Stand-up comic Mike Birbiglia’s Sleepwalk With Me started out as a one-man show performed off Broadway in 2008. From there, it became a bestselling book, Sleepwalk With Me: and Other Painfully True Stories in 2010. Now, fleshed out with a supporting cast, it’s a movie directed by and starring Birbiglia and written by him with Ira Glass, (brother) Joe Birbiglia and Seth Barrish. The movie is pleasant entertainment with overtones of personal confession, enjoyable if you can disregard any lingering memories of Annie Hall. But that’s not easy to do; Woody Allen’s 1977 masterpiece haunts the dark recesses of Sleepwalk With Me like the ghost of Anne Boleyn stalking the corridors of the Tower of London.
Birbiglia plays Matt Pandamiglio, a name that underscores and italicizes the feeling of autobiography. Matt’s aim in life is to be a stand-up comic, so he works tending bar in a comedy club, snatching the odd five minutes onstage when the boss will let him. When he does, we see there are two obstacles to Matt’s reaching his goal: his jokes are lousy, and his delivery is worse—shamefaced, as if he knows (and who wouldn’t?) that he has no right to be up there.
Like Annie Hall’s Alvy Singer, Matt opens the movie talking to the camera, asking us to turn off our cellphone, and telling us how “it all started” when he and his girlfriend Abby (Lauren Ambrose) decided to move in together. It was clearly more Abby’s decision than Matt’s; she’s a beaming redhead, perky and vivacious, while he’s withdrawn to the point of appearing drab, wearing his guarded diffidence like a cloak of invisibility.
An engagement party for Matt’s sister Janet (Cristin Milioti) turns up the familial heat on Matt and Abby: “You’re next!” “She’s a keeper!” Finally, a deadly question: “How long have you and Abby been together?” The brutal truth: eight years, more than twice as long as Janet and her new fiancé. Later that night, as they prepare for bed, Matt tries to joke about it. “You don’t really want to get married, right?” Hope flickers in Abby’s eyes before she can hide it. “You asking?” “No … I …” Hope dies. “Then, no.”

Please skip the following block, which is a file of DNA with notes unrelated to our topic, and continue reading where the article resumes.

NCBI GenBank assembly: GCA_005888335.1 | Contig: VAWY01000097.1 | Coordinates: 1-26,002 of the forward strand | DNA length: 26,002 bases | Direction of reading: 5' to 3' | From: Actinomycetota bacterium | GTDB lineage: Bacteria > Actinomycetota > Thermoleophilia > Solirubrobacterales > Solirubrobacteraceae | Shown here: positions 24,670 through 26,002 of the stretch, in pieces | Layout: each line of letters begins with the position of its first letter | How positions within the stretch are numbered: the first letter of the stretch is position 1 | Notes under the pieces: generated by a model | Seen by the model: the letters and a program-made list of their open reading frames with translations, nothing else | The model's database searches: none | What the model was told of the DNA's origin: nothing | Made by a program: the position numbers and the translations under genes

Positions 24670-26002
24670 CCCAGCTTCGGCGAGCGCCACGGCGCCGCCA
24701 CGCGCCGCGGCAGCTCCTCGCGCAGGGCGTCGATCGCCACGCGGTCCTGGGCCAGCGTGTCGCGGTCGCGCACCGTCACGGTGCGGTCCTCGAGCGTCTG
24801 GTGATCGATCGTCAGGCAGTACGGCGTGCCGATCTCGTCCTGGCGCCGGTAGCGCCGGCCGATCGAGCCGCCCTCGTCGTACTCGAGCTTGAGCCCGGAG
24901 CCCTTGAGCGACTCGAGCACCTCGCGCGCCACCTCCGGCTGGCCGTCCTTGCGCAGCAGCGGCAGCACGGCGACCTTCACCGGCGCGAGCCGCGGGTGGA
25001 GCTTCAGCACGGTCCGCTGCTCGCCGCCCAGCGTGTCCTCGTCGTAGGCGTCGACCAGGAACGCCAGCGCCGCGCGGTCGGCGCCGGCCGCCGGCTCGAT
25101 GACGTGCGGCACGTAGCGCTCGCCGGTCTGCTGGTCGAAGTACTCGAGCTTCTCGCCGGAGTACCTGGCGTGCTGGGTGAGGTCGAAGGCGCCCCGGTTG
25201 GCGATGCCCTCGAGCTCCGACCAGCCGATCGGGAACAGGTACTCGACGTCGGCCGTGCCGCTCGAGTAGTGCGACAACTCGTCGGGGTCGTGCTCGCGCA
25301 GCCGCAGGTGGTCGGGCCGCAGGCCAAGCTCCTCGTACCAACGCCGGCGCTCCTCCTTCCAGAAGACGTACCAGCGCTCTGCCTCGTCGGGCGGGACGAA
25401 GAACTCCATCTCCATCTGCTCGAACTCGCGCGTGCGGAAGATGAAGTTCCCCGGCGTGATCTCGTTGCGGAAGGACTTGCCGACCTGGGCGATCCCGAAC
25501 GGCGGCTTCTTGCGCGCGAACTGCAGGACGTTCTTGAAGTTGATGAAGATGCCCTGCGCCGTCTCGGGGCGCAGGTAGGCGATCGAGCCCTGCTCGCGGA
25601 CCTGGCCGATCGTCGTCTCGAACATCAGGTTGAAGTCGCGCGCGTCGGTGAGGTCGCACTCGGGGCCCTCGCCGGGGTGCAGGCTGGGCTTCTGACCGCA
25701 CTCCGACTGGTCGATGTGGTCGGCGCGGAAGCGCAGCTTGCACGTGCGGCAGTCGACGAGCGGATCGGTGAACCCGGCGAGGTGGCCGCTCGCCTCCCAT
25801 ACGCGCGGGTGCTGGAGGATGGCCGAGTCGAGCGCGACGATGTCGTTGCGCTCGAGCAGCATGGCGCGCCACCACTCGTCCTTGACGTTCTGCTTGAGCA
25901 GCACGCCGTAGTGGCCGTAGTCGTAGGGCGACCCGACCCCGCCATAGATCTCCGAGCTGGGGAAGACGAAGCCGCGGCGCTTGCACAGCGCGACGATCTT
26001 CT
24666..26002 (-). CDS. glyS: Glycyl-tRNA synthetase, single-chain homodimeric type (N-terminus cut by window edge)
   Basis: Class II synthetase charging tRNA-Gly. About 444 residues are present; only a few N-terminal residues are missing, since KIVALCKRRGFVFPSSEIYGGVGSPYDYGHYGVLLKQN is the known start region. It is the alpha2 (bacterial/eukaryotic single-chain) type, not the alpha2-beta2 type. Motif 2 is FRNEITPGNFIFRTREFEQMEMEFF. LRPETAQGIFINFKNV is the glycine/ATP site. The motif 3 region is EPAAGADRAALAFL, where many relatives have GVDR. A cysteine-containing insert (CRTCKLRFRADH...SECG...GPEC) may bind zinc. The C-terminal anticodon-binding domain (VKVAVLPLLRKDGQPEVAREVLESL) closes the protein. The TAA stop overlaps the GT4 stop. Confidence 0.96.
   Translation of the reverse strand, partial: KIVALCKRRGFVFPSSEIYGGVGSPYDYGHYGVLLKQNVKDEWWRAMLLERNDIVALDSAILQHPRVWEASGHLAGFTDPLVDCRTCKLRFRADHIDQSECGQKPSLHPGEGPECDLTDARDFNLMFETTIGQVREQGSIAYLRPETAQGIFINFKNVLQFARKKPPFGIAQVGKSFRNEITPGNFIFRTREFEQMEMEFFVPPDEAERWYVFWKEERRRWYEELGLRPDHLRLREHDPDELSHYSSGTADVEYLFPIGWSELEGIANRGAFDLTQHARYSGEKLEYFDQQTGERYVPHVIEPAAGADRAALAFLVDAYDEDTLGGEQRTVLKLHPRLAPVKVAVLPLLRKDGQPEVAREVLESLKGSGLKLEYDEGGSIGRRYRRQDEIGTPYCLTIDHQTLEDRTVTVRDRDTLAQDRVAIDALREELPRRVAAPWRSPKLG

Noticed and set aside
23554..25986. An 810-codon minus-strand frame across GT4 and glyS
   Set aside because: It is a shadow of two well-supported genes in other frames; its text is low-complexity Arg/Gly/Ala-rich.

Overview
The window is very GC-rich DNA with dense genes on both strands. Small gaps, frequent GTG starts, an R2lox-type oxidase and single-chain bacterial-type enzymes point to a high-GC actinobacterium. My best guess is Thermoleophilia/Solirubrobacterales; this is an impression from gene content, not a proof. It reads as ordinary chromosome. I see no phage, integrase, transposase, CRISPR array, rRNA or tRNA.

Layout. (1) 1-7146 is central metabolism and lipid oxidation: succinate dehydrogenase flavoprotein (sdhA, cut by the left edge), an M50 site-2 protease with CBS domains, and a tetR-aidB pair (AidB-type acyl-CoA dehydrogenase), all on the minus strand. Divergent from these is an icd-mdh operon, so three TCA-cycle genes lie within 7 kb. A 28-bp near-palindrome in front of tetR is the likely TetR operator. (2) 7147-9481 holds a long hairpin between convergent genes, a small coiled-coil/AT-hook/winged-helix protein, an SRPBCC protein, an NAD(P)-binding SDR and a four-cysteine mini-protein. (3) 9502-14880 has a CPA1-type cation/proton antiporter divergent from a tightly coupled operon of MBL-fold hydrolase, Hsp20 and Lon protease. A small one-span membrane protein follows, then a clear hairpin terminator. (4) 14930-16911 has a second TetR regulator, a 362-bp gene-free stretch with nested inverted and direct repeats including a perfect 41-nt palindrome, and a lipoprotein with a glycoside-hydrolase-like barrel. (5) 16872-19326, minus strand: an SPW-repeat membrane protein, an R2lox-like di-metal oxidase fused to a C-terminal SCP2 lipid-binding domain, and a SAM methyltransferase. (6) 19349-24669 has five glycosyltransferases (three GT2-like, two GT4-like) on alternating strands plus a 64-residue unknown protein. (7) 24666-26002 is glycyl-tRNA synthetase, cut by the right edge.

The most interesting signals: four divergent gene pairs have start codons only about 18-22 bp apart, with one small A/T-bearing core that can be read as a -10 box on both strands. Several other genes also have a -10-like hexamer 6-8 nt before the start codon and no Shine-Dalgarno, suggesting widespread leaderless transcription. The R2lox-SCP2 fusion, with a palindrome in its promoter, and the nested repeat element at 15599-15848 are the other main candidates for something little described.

That night, Abby is awakened to find Matt attacking the clothes hamper, groggily raving that there’s a jackal in their room. Matt’s overbearing father (James Rebhorn) worries that Matt needs to see a doctor, but Matt blows it off, even when his nocturnal spells grow worse under Abby’s timid feelers about marriage and kids: Matt dreams that he’s on the winner’s stand after his gold medal in the Dustbuster Olympics; in real life, he falls off the dresser and bangs his head.
Against all odds, comedy gigs start opening up for Matt, and he spends more and more time on the road—usually in backwater colleges and clubs for small change and free food; places that’ll take anybody. Matt’s jokes are still rotten, and he still knows it—until he starts making jokes about “my girlfriend,” and how he doesn’t want to get married until he’s sure nothing else good will ever happen to him. He starts getting laughs, and his diffidence begins to change from a hiding place to a style. He’s away from home more and more, but Abby’s still back there, and the stress-sleepwalking grows more and more obvious; a fellow comic tells him he’s not really supposed to act his dreams out: “They’re like movies, y’know, you just sorta watch ’em.”
Mike Birbiglia does in fact suffer from an extreme sleep disorder—the official term is “REM behavior disorder”—and the climactic near disaster that happens to Matt really happened to him. The clear sense that we’re seeing the barely veiled story of Birbiglia’s real life saves Sleepwalk With Me from being a shameless ripoff. Birbiglia himself—or at least Matt—comes off as an amiable schlub, slowly finding his real self onstage and off. And even within the Annie Hall template, there are surprises: Lauren Ambrose’s Abby is an unexpected pleasure, especially when she brightens the screen singing in a voice like a silver bell, an impromptu verse of “Side By Side.”
Matt/Mike invites us to sleepwalk with him. All in all, the two of them aren’t unpleasant company.